One of the Tiniest Proofs Ever Published
Leonhard Euler was the Mozart of mathematics. If you’ve ever seen the number e, you know what the “e” stands for? Euler. You know the “e” in e-mail? That doesn’t stand for Euler, but it should. Look at this guy:
Did you feel that? If not, look again. Do you feel it now? That’s Euler’s math prowess radiating from the painting, through your screen, and straight into your bones.
On top of being a brilliant mathematician, Euler was insanely prolific. Euler wrote so much that the still-incomplete (!) collection of his works has grown to 78 volumes. He was like Isaac Asimov or Pablo Picasso in terms of sheer output, and he made vital contributions to graph theory, calculus, analysis, topology, even music theory (and notation: today’s use of π, f(x), e, i, and Σ are all attributed to Euler). He’s considered one of the greatest mathematicians in all of history.
With that out of the way, let’s talk about that time Euler was wrong.
Euler’s Sum of Powers Conjecture, Explained
Among other things, Euler was interested in powers of numbers, and in 1769 he made a conjecture now called Euler’s sum of powers conjecture (or just Euler’s Conjecture). In general, a conjecture is a math statement that has not been proven yet, and a theorem is a big result that’s been proven. So Euler was making a sort of educated guess.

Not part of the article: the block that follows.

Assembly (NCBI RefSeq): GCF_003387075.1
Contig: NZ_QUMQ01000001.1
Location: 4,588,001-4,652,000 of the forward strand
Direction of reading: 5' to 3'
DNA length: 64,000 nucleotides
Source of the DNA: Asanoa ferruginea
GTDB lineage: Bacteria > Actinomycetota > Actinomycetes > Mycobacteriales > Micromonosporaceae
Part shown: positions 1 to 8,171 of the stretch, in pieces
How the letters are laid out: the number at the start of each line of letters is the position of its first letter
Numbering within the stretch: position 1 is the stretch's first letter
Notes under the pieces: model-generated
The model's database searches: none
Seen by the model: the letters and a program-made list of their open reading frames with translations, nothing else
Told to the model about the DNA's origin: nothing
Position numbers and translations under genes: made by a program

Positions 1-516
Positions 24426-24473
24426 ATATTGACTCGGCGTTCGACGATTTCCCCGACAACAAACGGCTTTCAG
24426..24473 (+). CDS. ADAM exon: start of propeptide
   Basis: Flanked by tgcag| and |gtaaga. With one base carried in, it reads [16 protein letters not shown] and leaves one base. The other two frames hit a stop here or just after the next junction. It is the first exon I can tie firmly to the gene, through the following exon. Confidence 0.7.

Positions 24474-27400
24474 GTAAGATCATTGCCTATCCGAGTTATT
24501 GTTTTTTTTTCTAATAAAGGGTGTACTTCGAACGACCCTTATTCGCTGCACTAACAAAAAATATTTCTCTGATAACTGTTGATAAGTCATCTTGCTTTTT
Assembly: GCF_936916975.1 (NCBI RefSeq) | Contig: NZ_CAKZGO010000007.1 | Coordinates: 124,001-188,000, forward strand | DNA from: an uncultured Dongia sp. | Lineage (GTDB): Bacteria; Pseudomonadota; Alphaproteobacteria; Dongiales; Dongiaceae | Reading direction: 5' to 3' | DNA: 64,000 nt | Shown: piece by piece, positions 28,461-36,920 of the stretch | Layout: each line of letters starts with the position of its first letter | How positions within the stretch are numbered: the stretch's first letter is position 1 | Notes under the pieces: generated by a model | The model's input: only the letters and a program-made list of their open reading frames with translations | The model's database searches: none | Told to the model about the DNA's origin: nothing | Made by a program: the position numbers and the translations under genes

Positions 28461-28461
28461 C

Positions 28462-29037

To understand Euler’s conjecture, let’s start by looking at the Pythagorean theorem:
a²+b² = c²
There are lots of numbers that satisfy this equation, like (3,4,5) or (6,8,10). There are also numbers that satisfy the similar equation below:
a³+b³+c³ = d³
For example, (3,4,5,6). However, this equation:
Has no solutions¹. So now let’s get general. Suppose you have a number b raised to the 4th power (b⁴). You want to add some other numbers, also raised to the 4th power, so that they sum up to b⁴:
a₁⁴ + a₂⁴ + a₃⁴ + a₄⁴ … aₙ⁴= b⁴
How many different a numbers would you need? Euler guessed that this equation is impossible without at least 4 a’s (n=4). If instead we raised b and all the a’s to the 6th power, Euler would tell us that we need at least 6 a’s for the equation to be possible (n=6). And in general, Euler’s Conjecture states that if b and all the a’s are raised to the nth power for some number n, then we need at least n different a’s to make the equation possible. Or to write it in math notation:
a₁ᵏ+a₂ᵏ+…+aₙᵏ = bᵏ implies n≥k.
That is Euler’s sum of powers conjecture.
Disproving Euler’s Conjecture with a Supercomputer
Euler’s conjecture was disproven in just 2 sentences, almost 200 years later.
One of the biggest computer companies in the 1960s was the Control Data Corporation, which in hindsight is a terrifying name for a company. They were one of the “biggest” as in company size but also “biggest” as in they made huge supercomputers like the CDC 6600. The CDC 6600 was the fastest supercomputer from 1964 to 1969, and it could compute 3 million FLOPS (floating point operations) per second. For reference, a Nintendo DS can compute 600 million FLOPS per second, compared to the CDC 6600’s 3 million. Oh also the CDC 6600 cost $20,244,689.49 (adjusted for inflation in 2021).